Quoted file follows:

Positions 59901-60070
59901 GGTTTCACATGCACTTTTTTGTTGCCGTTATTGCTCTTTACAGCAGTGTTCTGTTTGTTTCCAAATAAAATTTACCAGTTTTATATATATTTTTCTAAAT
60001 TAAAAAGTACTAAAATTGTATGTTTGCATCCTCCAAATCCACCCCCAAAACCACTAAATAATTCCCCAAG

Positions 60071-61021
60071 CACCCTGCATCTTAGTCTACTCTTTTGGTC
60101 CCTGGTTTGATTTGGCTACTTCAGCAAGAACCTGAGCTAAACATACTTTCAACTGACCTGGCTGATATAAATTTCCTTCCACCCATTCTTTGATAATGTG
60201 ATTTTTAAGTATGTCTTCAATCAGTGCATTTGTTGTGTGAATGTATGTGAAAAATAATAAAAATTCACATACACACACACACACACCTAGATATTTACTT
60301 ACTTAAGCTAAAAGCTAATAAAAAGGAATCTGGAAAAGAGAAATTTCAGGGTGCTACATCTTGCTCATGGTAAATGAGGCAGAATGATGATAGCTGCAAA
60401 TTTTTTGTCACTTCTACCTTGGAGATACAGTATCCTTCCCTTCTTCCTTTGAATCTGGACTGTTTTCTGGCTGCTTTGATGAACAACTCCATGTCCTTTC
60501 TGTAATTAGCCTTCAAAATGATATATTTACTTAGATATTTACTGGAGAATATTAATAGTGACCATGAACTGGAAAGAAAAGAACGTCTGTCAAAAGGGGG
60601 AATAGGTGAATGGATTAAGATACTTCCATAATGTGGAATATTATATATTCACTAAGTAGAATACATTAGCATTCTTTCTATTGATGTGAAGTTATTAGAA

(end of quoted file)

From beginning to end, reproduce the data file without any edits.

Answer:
Positions 59901-60070
59901 GGTTTCACATGCACTTTTTTGTTGCCGTTATTGCTCTTTACAGCAGTGTTCTGTTTGTTTCCAAATAAAATTTACCAGTTTTATATATATTTTTCTAAAT
60001 TAAAAAGTACTAAAATTGTATGTTTGCATCCTCCAAATCCACCCCCAAAACCACTAAATAATTCCCCAAG

Positions 60071-61021
60071 CACCCTGCATCTTAGTCTACTCTTTTGGTC
60101 CCTGGTTTGATTTGGCTACTTCAGCAAGAACCTGAGCTAAACATACTTTCAACTGACCTGGCTGATATAAATTTCCTTCCACCCATTCTTTGATAATGTG
60201 ATTTTTAAGTATGTCTTCAATCAGTGCATTTGTTGTGTGAATGTATGTGAAAAATAATAAAAATTCACATACACACACACACACACCTAGATATTTACTT
60301 ACTTAAGCTAAAAGCTAATAAAAAGGAATCTGGAAAAGAGAAATTTCAGGGTGCTACATCTTGCTCATGGTAAATGAGGCAGAATGATGATAGCTGCAAA
60401 TTTTTTGTCACTTCTACCTTGGAGATACAGTATCCTTCCCTTCTTCCTTTGAATCTGGACTGTTTTCTGGCTGCTTTGATGAACAACTCCATGTCCTTTC
60501 TGTAATTAGCCTTCAAAATGATATATTTACTTAGATATTTACTGGAGAATATTAATAGTGACCATGAACTGGAAAGAAAAGAACGTCTGTCAAAAGGGGG
60601 AATAGGTGAATGGATTAAGATACTTCCATAATGTGGAATATTATATATTCACTAAGTAGAATACATTAGCATTCTTTCTATTGATGTGAAGTTATTAGAA